CCR Re plots expansion into life area
CCR Re is looking to grow its life portfolio as
it says profitability in this segment is better
than in the property/casualty (P&C) market
where rates remain under significant pressure,
CEO Bertrand Labilloy, told Monte Carlo Today.
CCR Re is focused on P&C business,
which represents 63 percent of its portfolio.
Life represents 29 percent and specialty lines 8
percent of the portfolio structure.
CCR Re is also changing the business mix
of the organisation in other ways.
“We have already reduced our exposure
to long-term risks such as third-party liability
motor. We are working on the diversification of
our cat exposure,” Labilloy said.
The diversification in nat cat can be done by
increasing CCR Re’s shares in treaties. As the
shares are currently relatively small, they can
easily be increased, Labilloy said. Currently, CCR
Re’s non-life exposure is concentrated in northern
Europe, Canada, the Middle East, and Asia. The
reinsurer wants to have some non-life exposure to
Eastern Europe, South America, and Australasia.
Given the current market conditions, CCR
Re is not planning to grow its overall non-life
books and wants instead to seize opportunities
in the life segment.
“We have strong franchises. For us, it is not
difficult to offer new services. There are no
barriers to entry,” Labilloy said.
CCR Re’s life business operates primarily in
France and the Middle East. “Growth is very
strong on the life side,” he noted.
In order to expand the exposure to the
life segment further, CCR Re is considering
entering new markets such as Canada, Israel
and the Lebanon, Labilloy said. In preparation
for the expansion, CCR Re is recruiting experts
“We can provide the expertise and can
differentiate ourselves from competitors,” he
said. “We have the capacity to be very agile and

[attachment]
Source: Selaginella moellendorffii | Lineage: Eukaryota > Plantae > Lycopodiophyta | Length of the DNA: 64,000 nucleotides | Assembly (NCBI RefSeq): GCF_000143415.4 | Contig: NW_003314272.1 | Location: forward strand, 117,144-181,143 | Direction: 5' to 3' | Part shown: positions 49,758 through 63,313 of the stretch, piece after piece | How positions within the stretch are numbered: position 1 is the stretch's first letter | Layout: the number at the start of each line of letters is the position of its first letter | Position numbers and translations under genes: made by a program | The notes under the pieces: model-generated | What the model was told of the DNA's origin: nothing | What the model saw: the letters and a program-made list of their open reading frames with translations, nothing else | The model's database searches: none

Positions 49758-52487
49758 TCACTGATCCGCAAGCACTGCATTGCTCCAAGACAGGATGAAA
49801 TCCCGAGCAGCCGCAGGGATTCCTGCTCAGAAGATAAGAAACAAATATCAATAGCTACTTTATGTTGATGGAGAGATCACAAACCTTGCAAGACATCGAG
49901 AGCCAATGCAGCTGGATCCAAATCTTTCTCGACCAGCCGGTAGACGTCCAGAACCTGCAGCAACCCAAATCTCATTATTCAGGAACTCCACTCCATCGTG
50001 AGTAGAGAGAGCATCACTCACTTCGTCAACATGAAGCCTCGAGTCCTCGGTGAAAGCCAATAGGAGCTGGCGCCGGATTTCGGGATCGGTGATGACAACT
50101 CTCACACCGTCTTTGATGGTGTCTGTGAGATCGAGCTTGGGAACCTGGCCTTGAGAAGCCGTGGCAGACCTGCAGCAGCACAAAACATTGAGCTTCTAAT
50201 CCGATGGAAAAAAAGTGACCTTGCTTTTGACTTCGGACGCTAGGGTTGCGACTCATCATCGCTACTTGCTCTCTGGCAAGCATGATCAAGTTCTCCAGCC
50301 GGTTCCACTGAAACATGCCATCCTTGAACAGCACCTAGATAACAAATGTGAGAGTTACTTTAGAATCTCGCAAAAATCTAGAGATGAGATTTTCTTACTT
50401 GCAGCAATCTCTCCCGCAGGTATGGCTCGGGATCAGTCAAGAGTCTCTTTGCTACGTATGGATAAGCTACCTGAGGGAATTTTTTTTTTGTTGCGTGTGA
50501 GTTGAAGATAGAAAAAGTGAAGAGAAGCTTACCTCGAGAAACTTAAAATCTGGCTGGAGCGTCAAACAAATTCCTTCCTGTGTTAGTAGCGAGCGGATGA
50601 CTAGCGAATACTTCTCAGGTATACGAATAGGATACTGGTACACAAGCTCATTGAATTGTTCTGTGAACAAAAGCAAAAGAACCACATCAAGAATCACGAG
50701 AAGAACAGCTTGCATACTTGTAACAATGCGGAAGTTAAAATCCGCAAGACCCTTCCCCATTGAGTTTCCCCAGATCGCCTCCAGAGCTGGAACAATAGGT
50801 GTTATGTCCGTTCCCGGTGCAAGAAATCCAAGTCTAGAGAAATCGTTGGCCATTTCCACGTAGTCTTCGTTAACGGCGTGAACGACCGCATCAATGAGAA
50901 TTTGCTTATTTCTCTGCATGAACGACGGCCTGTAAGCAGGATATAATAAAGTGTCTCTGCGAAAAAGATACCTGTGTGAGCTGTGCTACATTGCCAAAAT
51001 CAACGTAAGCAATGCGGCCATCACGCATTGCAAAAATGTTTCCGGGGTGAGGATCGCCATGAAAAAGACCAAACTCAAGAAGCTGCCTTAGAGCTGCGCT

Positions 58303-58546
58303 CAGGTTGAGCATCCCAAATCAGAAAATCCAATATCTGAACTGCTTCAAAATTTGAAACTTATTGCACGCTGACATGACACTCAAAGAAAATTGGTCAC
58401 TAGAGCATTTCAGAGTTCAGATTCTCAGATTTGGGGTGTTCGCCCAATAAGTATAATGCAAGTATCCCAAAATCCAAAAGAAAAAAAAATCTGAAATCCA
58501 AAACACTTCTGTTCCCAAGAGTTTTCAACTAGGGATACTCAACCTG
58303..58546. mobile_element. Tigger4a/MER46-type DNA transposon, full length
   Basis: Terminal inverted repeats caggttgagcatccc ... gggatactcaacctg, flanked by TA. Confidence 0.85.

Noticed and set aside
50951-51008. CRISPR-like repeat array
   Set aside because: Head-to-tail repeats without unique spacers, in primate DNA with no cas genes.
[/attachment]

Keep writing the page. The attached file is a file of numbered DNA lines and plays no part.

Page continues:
offer dedicated services to small and medium
direct insurers,” he explained. n
“We have strong franchises.
For us, it is not difficult to offer
Appleby points out flaws in reinsurers’ dreams of hard market
Re/insurers who have been wishing for the
return of the hard market should also be
aware of the true ramifications of what they
have been yearning for, according to Bermudabased
law firm Appleby.
Brad Adderley, partner in the corporate
department in Bermuda, said that reinsurers
should be careful what they wish for as a true
hard market is usually triggered by substantial
losses—losses that are rarely truly recouped
even when rates rise.
“If you have a $100 million line and you
lose $100 million, how much of an additional
increase in premium will have to occur before
you make back the money you lost? Do you
in fact ever make back the money you lost?”
“A real hard market occurs because you’ve
made a real loss. Assuming you survive that,
do you actually recover what you lost in those
catastrophic events? The last hard market was
about 10 years ago, as a direct consequence of
hurricanes Katrina, Rita and Wilma.
“It would be interesting to take an analyst
from a company that was in that hard market
and ask ‘you lost a billion dollars—did the
increase in premium cover that billion dollars?’.
Unless you recover your losses, why do people
want a hard market?”
An additional angle to that thesis was
pointed out by Tim Faries, managing partner at
Appleby. He said that another consequence of
a very big loss is that the perception of demand
for risk products is greater. He noted that in
the course of the past 12 years there have been
few high-profile events apart from Hurricane
Sandy, meaning that perception has decreased.
Faries pointed out that the consumer side
might also be a factor in the industry, forming
“As consumer demand increases, prices go
up; the market will respond even if everything
that Brad was saying is accurate and true. What
the optimal market level is, or should be, is
something that will play out.” n
Tim Faries (left) and Brad Adderley
16 | MONTE CARLO TODAY | DAY 4: Wednesday September 13 2017 www.intelligentinsurer.com | www.bermudareinsurancemagazine.com